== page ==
Is Your Agave Dying? It could be the agave snout weevil

Close-up of a century plant, or agave Americana, growing in the Phoenix area.

If your agave plants look unhealthy, the most likely culprit is an inch-long black insect known as the agave snout weevil (Scphophurus acupunctatus).

Agave snout weevils and their grubs can cause the decline of your agaves, including the popular century plant.

In this article, we will go over the following:

  • How to recognize signs of an agave snout weevil infestation
  • What causes the infestation (where the insects come from)
  • Ways to prevent an infestation
  • When to contact Titan Tree Care

Keep reading to learn more!

Agave Plant Care

Agaves are striking accent plants in Phoenix-area gardens and a favorite in our hot, dry landscapes. A frequently seen agave is the century plant (Agave americana). It’s a large and gorgeous agave with sharp spines along its blue-green leaves and puts up a towering bloom stalk before the plant dies. Healthy agaves can grow for 25 years or more.

When mature, agaves need to be planted in soil that drains well and gets plenty of sun; young plants need a little shade. Other than that, the plants need little care and have few pests or problems.

However, there is one pest that can destroy agaves. The agave snout weevil is a large black beetle that can attack and kill agave plants, and it seems to favor the large century plant, especially as the plant prepares to bloom.

Agave Snout Weevils

Agave snout weevils (Scyphophorus acupunctatus) are sometimes known as sisal weevils. These large black insects become active in March. You won’t see them flying around as they are wingless, but you may see the adults on the ground near your agaves or on the plant itself.

However, most of the snout weevils, and the ones causing the most destruction, are the grubs. An adult weevil will lay eggs under the agave plant, and those eggs hatch and the grubs live under ground and feed off of the agave.

Symptoms of Agave Snout Weevil Infestation

The most common sign of agave snout weevil is damage right where leaves meet the plant’s stem. The plant’s lower leaves usually show the first signs of wrinkling or wilting around May. Sometimes, you can spot a tiny hole about the size of a pencil near the base of a leaf where the weevil burrowed to lay eggs. The plant can become loose in the ground if rocked gently.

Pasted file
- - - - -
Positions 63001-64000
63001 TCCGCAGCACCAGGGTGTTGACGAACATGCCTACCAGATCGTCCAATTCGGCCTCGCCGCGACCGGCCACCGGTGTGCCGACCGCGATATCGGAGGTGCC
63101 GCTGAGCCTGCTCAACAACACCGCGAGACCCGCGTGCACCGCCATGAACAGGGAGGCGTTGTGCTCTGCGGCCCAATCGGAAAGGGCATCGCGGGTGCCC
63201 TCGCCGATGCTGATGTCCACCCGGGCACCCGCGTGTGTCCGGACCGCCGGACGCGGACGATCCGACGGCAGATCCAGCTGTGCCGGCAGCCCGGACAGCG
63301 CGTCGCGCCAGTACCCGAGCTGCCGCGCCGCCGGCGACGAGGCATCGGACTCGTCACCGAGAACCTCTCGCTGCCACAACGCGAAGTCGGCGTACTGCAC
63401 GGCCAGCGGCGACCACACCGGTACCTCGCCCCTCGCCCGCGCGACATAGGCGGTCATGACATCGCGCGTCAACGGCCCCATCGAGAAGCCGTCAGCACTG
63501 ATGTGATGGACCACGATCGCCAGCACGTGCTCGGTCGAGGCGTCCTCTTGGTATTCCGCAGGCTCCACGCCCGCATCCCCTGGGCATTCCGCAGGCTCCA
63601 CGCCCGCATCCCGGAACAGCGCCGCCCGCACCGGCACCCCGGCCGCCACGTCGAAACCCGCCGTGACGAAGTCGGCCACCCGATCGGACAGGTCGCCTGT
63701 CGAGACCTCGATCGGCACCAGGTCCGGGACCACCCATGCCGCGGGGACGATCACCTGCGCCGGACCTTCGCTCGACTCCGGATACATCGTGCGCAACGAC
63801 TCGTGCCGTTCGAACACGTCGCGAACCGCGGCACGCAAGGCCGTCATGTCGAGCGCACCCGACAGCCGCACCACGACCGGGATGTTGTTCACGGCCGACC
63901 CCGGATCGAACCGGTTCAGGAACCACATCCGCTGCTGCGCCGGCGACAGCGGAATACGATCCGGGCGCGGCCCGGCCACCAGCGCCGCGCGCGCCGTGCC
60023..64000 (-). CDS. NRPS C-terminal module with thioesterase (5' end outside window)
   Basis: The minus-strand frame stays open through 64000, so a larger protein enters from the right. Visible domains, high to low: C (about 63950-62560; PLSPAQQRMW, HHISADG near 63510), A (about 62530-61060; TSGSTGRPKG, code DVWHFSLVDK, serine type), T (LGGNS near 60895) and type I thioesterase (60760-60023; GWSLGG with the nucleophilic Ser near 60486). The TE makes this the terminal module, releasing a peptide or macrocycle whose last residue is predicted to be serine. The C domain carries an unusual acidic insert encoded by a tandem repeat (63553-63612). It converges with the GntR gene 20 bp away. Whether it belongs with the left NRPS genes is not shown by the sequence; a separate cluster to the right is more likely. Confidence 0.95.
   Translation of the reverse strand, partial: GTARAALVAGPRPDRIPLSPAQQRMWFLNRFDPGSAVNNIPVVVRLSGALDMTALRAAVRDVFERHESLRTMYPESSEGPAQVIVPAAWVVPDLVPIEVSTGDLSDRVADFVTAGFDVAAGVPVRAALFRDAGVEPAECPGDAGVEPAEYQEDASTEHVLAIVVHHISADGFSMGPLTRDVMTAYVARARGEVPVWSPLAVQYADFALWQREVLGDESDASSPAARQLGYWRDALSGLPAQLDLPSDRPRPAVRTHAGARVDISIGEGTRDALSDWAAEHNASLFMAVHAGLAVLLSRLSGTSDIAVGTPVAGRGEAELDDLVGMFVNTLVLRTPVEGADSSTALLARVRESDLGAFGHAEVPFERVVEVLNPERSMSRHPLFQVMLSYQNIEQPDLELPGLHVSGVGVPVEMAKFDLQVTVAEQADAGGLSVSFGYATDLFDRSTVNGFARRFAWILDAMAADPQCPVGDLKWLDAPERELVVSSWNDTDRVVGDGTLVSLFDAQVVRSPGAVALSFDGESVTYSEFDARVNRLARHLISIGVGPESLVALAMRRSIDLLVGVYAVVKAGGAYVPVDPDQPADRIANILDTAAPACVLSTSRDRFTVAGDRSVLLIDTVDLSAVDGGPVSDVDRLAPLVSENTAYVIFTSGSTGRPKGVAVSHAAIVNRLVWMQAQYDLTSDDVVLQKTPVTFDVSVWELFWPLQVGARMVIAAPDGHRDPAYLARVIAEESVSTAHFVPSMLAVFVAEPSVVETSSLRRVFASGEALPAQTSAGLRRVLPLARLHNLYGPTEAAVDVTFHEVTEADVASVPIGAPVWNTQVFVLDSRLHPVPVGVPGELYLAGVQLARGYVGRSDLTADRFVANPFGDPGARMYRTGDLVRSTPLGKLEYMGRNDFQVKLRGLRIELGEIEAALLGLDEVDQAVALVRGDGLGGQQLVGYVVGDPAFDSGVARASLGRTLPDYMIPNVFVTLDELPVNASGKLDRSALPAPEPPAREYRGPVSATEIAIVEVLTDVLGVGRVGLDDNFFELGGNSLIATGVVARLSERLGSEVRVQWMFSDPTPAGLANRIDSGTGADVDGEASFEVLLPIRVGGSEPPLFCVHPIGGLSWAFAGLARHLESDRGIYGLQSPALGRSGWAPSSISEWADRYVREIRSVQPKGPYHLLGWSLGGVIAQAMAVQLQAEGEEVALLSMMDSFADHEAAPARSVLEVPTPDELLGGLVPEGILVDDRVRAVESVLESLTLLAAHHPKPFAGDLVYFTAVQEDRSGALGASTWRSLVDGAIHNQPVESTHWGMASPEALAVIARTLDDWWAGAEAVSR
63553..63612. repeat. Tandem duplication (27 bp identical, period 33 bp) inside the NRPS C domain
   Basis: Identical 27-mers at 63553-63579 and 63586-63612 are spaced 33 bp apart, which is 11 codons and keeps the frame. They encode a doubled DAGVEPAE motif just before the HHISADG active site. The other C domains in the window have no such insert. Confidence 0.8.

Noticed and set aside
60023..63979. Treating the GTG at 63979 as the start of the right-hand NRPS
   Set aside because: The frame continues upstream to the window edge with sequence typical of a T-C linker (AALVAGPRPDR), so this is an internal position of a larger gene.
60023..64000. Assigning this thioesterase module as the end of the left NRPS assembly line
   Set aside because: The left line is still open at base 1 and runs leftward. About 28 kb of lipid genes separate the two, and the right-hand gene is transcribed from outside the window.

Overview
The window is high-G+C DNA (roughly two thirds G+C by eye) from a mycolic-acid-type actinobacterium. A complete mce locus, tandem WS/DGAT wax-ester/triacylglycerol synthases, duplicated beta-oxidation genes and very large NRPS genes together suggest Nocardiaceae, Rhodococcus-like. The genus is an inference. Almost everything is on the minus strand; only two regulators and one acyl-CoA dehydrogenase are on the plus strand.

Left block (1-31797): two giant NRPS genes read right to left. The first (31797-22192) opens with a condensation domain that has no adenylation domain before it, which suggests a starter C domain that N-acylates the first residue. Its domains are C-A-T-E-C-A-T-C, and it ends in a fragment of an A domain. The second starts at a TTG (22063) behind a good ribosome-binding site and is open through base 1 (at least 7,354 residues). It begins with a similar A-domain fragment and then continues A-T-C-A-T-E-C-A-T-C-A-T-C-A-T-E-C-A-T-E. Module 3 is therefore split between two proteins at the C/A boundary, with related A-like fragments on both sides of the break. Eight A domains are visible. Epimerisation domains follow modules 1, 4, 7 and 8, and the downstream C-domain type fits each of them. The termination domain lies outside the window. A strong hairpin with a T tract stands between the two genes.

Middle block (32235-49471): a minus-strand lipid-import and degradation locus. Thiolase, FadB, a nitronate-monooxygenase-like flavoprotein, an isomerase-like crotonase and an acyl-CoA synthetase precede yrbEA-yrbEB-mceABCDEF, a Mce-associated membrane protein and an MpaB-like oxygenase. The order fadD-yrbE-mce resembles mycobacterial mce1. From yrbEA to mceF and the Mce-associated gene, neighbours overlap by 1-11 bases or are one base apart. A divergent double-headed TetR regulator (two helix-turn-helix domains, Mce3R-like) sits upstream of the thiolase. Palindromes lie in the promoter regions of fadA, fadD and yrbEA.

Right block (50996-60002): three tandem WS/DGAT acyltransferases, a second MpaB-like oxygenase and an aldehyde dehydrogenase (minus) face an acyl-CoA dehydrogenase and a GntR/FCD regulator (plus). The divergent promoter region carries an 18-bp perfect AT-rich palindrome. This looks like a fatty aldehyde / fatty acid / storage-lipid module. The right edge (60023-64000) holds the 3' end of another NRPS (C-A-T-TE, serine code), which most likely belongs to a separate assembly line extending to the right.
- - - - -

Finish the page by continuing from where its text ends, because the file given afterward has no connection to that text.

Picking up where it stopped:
Eventually, the agave collapses and dies. The nasty grubs hide under it for a while before moving to a nearby plant.

Causes of Agave Snout Weevil Infestation

Most agave snout weevils come along for the ride in the soil of the agave plants you purchase. They also can come from infected plants in your garden or your neighbor’s yard.

Agaves that are stressed are more vulnerable to snout weevils, so be sure to follow soil, water and planting instructions. For example, plant agaves so the soil line matches the one of a healthy plant’s container and try not to disturb the roots too much.

An agave with brown sections, harmed by the agave snout weevil in phoenix.

Preventing and Treating Agave Snout Weevil Infestation

There are steps you can take to prevent agave snout weevil damage and things you can do if you spot this sneaky pest.

Buy Pest-Free Agave Plants

Always check for agave snout weevil larvae when buying new plants or choose bare-root plants to avoid introducing the snout weevil to your garden.

There are also varieties of agave plants that are less susceptible to agave snout weevil infestation. If you’ve previously had issues with agave snout weevils or are concerned about a future infestation, look into purchasing the more resistant varieties.

Century plants (Agave americana) are considered one of the most susceptible varieties, and some believe they may entice the weevil onto your property and infect your other agaves.